The history of trade reflects the ongoing march of technological innovation. This column argues that despite today’s increased trade tensions, rising nationalism, and slowdown in global goods trade, globalisation is not in retreat. Instead, it is entering a new chapter that is being driven by flows of information and data, as well as technological changes that are reshaping industry value chains.
Many forces shape trade flows, including trade policies, changes in the nature and location of consumer demand, and differentials in the costs of labour and other inputs across geographies. Another important, but underappreciated, driver of trade flows is technology.
The history of trade reflects the ongoing march of new technological innovations. After the Second Industrial Revolution, for example, the introduction of steamships and railroads changed the economics of trading across national borders. Likewise, the digital revolution of the 1990s and early 2000s enabled companies to interact with far-flung suppliers and customers (Baldwin 2016). Global value chains existed before the internet, but the internet further enabled fragmentation and offshoring of production by vastly improving coordination and communication costs. As China and other developing countries began participating in these production networks of specialised suppliers and assembly plants, trade flows soared and stretched around the world.
Today the next generation of technologies will reshape trade flows and global value chains again. But unlike the previous ICT revolution, these innovations will have a more varied and complex effect on trade in the years ahead. Some advances, like digital platforms, blockchain, and the Internet of Things, will continue to reduce transaction and logistics costs, thereby fuelling trade (WTO 2018). But other technologies may reduce trade flows by changing the economics and location of production, and transforming the actual content of what is bought and sold across borders.
The net impact of the entire wave of new technologies is unclear, but in plausible future scenarios they could dampen goods trade while further boosting flows of services and data. Evidence of technology increasing data and service trade has been found in previous research (e.g. Bughin and Lund 2017, Freund and Weinhold 2000), but the literature to date has not provided evidence at a detailed level of value chains. For companies and countries alike, these trends will benefit some companies, but will also create losers. A growing imperative for all is to focus on digital skills and infrastructure, service capabilities, and innovation. In this column we consider some of the possible effects and estimate the magnitude of potential change.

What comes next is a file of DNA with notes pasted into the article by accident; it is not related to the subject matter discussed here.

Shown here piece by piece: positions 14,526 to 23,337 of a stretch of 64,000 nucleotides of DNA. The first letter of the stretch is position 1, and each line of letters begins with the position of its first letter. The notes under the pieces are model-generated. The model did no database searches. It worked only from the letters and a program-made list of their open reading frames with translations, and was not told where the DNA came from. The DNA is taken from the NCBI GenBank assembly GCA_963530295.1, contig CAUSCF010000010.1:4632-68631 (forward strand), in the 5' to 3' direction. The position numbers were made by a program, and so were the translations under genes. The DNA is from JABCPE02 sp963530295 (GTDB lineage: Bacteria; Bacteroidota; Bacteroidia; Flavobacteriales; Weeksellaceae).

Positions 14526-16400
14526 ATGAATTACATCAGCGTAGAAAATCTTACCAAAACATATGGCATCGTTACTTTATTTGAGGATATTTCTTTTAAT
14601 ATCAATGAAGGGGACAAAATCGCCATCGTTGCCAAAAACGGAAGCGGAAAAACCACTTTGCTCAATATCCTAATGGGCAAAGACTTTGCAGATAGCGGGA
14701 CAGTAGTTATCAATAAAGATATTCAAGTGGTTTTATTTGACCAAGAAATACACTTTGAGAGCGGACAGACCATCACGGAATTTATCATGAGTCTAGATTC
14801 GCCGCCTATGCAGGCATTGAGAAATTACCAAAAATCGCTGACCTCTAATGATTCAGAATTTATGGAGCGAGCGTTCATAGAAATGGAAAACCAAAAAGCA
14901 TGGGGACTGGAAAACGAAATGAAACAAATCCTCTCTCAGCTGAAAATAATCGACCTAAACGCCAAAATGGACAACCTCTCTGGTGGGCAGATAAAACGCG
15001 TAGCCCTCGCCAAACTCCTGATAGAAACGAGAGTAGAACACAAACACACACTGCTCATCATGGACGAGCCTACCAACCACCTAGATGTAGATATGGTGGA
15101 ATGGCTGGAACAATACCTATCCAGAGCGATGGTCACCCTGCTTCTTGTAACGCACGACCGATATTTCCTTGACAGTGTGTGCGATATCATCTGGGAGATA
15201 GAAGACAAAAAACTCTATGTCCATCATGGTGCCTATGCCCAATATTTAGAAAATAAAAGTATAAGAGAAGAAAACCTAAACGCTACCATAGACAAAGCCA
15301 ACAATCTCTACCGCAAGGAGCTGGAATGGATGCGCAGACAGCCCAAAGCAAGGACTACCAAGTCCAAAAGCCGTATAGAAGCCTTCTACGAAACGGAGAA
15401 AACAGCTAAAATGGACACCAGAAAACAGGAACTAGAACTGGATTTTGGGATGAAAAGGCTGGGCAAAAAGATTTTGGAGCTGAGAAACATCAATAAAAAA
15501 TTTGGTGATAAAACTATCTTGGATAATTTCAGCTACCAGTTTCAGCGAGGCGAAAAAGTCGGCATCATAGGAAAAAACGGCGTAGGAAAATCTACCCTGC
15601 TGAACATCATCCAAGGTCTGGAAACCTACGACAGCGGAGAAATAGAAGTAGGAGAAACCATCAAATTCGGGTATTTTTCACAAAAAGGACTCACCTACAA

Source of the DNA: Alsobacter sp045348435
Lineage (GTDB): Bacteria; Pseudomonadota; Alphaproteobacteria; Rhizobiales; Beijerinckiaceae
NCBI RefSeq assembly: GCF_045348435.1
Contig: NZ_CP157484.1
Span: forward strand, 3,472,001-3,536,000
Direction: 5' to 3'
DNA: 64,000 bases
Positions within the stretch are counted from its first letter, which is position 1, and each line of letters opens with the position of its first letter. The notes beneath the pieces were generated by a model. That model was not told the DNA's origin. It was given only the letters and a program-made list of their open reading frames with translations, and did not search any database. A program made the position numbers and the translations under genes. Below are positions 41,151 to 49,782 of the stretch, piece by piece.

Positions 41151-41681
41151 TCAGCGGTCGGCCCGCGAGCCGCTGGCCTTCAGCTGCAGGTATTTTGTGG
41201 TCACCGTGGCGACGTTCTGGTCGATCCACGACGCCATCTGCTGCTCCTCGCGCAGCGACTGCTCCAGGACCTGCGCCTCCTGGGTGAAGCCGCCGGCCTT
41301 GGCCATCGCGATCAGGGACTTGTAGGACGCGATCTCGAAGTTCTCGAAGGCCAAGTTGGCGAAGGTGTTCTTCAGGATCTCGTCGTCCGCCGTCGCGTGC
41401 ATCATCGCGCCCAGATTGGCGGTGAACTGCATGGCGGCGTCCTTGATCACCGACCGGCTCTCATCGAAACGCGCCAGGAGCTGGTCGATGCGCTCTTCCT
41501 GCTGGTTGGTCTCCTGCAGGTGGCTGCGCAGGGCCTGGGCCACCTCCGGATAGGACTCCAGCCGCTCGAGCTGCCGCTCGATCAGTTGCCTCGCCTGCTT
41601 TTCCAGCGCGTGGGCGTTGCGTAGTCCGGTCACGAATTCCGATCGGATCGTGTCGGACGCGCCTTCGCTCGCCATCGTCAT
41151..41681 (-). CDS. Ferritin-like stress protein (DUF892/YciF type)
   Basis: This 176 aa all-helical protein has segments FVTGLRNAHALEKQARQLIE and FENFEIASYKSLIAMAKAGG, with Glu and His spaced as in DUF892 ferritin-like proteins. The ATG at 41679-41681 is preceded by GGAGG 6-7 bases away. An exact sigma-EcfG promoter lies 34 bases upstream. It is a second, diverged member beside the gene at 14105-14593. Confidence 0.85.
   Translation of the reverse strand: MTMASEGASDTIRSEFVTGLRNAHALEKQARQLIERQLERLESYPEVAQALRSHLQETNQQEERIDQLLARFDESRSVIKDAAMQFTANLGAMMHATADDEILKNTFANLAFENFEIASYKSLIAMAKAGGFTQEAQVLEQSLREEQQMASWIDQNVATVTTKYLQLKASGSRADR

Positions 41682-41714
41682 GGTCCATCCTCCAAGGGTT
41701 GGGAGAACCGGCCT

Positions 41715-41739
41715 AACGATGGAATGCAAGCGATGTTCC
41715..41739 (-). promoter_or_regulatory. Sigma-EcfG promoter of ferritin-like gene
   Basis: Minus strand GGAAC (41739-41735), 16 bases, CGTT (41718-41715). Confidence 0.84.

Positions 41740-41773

Some technologies will improve trade logistics and transaction costs, boosting goods trade
Companies trading across borders often lose time and money to customs processing or delays in international shipments and payments. But a number of new technologies can ease these frictions.
Digital platforms, for instance, connect buyers and sellers directly, lowering the costs of search and coordination (McAfee and Brynjolfsson 2017). They have created seamless global marketplaces in areas such as e-commerce, payments, travel, learning, and labour services – and there is room for much more growth. Alibaba’s AliResearch projects that cross-border B2C e-commerce sales alone will reach approximately $1 trillion by 2020. B2B e-commerce could be five or six times as that figure. While some of those transactions may substitute for traditional offline trade flows, e-commerce could still spur some $1.3 trillion to $2.1 trillion in incremental trade by 2030, boosting trade in manufactured goods by 6–10%. This will include many small businesses that can directly reach customers in other countries. EBay, Alibaba, Amazon, Jumia and other online marketplaces are enabling the rise of ‘micro-multinationals’ – today, startups tap global talent, finance, and consumers from day one (McKinsey Global Institute 2016).
Logistics technologies also continue to improve. The Internet of Things can track shipments in real time, while AI can route trucks based on current road conditions. Automated document processing can speed goods through customs. Some companies are developing fleets of self-driving trucks, and a number of ports worldwide have introduced automated cranes and guided vehicles that can unload, stack, and reload containers faster and with fewer errors. Blockchain has potential for tracking shipments and triggering faster automated payments, although it will be some time before its scalability and success in trade can be determined.
We calculate that this group of technologies could reduce shipping and customs processing times by 16–28%. The academic literature finds that a 1% reduction in trade costs can result in a 0.4% increase in trade flows (Djankov et al. 2010, Hausman et al. 2013). Based on these figures, we estimate that these technologies together could potentially boost overall trade by 6–11% by 2030 compared to the baseline, worth some $4.7 trillion in annual trade. Looking at each country’s average processing times and bilateral flows, it appears that Bangladesh, India, and Indonesia are among the countries that could make the biggest gains.
Figure 1 The effect of technology on trade flows in value chains
Automation and additive manufacturing change production processes and the relative importance of inputs, and may reduce goods trade
The diffusion of automation and artificial intelligence technologies suggests that multiple industries will experience a profound shift in the importance of capital versus labour (McKinsey Global Institute 2017). The growing adoption of automation and AI in manufacturing makes labour costs less important and other factors – such as proximity to consumer markets, access to resources, workforce skills, and infrastructure quality – more important.